Petrographic examination of historic stone-veneer mortar

As a petrographer, I have had the opportunity to examine many historic mortars and historic concretes from around the United States. They silently tell stories about natural elements and sometimes, human ingenuity.

One historic mortar I studied holds special meaning on a personal level. It was a stone-veneer mortar from the foundation of a long-abandoned copper stamp mill in southern Michigan. As a kid, I often explored the old ruins with my cousins who lived near the abandoned structure. More recently, I attended a family reunion and discovered that my grandfather worked at the stamp mill. He died in 1937 as the result of an accident there.

Red standstone and stone-veneer mortar | Beton Consulting Engineers
Photograph 1 – The stamp mill had a foundation with a veneer of red sandstone and stone-veneer mortar similar to what you see here.

The stamp mill was a wood structure built circa 1890 and had a foundation with a veneer comprised of red sandstone and stone-veneer mortar similar to that in Photograph 1.

During my last visit, ever the petrographer, I obtained a sample of the stone veneer in order to assess what the mortar and stone were made of. Thin section examination indicated that the mortar contained large residual portland cement clinker particles together with hydrated lime and a sharp sand (Photographs 2 and 3).

The large size of the residual portland cement clinker particles is consistent with the manufacturing practices in the late 1800’s. The presence of lime is based on the general microstructure of the paste along with the presence of residual hydrated lime lumps (Photograph 4).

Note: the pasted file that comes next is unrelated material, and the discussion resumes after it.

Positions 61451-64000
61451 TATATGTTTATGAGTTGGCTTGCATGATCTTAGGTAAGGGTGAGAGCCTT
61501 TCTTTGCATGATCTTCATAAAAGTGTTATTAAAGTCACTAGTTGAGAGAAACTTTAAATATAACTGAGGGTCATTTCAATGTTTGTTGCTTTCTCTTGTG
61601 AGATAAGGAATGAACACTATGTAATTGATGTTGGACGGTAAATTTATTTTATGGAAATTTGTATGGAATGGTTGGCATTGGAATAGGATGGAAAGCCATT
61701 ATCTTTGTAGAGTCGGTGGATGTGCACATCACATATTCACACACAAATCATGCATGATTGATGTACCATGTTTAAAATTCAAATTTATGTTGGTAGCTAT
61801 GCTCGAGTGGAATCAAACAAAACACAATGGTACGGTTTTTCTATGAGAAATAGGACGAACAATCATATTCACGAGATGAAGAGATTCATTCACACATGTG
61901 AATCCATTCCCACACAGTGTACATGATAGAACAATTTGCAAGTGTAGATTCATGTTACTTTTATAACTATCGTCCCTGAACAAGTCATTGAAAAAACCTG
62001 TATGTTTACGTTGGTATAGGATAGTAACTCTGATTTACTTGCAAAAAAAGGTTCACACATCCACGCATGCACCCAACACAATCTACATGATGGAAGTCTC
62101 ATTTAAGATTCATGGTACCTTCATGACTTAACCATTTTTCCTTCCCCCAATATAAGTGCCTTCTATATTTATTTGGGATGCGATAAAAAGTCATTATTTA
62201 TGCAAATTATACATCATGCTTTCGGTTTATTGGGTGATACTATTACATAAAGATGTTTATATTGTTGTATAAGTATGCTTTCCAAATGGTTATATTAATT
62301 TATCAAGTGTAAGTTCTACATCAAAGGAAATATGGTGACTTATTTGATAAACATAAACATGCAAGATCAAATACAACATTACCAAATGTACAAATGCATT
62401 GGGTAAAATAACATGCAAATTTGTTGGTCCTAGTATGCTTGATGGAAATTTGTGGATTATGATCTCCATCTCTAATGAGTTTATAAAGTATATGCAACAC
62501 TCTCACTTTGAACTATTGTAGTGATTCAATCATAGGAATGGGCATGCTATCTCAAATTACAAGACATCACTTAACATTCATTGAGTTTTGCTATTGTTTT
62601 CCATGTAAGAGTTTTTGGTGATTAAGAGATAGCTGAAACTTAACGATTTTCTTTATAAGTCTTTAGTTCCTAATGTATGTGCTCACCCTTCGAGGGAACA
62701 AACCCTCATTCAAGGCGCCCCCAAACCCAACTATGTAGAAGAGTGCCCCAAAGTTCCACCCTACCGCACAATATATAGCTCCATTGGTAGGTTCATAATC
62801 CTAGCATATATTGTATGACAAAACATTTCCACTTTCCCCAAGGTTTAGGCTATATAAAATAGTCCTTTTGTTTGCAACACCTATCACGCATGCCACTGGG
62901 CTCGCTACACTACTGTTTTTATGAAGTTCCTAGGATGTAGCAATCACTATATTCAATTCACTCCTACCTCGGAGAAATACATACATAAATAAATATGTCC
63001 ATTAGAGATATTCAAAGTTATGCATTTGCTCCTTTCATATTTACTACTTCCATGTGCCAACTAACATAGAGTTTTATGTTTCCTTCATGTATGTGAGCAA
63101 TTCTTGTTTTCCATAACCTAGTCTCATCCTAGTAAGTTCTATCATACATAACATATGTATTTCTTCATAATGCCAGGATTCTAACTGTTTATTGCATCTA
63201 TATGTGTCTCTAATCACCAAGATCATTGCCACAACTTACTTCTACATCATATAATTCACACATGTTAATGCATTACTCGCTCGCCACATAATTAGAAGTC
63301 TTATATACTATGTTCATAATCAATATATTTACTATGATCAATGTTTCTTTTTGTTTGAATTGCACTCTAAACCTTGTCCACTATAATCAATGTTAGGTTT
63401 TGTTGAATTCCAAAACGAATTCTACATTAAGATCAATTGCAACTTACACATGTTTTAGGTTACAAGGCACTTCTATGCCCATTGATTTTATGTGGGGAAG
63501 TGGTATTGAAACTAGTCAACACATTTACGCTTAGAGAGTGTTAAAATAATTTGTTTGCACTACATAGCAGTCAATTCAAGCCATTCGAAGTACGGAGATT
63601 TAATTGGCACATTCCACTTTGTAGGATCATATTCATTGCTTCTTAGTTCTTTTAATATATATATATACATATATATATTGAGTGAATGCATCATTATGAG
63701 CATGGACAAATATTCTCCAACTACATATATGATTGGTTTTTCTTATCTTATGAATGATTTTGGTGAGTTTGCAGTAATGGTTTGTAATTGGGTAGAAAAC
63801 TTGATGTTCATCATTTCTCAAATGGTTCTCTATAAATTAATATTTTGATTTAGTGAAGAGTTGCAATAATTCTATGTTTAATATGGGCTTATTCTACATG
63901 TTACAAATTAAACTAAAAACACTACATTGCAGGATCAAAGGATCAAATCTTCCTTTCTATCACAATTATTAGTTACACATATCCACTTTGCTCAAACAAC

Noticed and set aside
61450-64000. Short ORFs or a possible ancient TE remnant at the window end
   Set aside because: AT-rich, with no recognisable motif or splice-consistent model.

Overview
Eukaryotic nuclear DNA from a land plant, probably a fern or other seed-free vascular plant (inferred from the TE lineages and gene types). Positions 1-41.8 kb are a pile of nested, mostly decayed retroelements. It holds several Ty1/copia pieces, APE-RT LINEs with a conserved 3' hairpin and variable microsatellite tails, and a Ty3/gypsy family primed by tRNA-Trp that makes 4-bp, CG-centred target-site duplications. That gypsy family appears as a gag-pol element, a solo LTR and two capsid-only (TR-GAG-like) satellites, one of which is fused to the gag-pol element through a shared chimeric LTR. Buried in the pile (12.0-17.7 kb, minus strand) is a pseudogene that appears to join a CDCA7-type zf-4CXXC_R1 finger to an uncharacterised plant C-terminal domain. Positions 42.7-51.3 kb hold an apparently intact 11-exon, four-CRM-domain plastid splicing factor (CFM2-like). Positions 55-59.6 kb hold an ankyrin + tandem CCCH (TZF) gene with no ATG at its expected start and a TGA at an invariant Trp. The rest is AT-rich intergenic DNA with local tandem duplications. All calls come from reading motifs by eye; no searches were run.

The sand was comprised essentially of volcanic rock fragments that were primarily angular in shape. The fragments contained a relative abundance of opaque minerals that, when viewed under reflected light, are consistent with copper (Photograph 5).

The use of portland cement in 1890 is interesting since the annual US production of natural cement was more than 20 times greater than portland cement. It wasn’t until 1900 that portland cement surpassed natural cement in annual production.

My other interesting finding was that based on the presence of what some might call mineable quantities of copper, the stampings were used as the aggregate in the mortar!

Photograph 2 – Thin section photomicrograph of the mortar. Note the relatively large residual portland cement clinker particle (approximately 200 microns) in the center of the photomicrograph (arrow). Plane-polarized light. Field Length = 1.67 m
Photograph 3 – Same field of view as Photograph 2 except under cross-polarized light. Note the carbonated paste. Field Length = 1.67 mm

 

 

 

 

 

 

 

 

 

Photograph 4 – Thin section photomicrograph of the stone veneer mortar illustrating the presence of lime lumps (arrows).
Plane-polarized light. Field Length = 1.67 mm
Photograph 5 – Then section of an aggregate particle under reflected light. Note the reflective material within the aggregate particle. Cross-polarized light. Field Length = 0.85 mm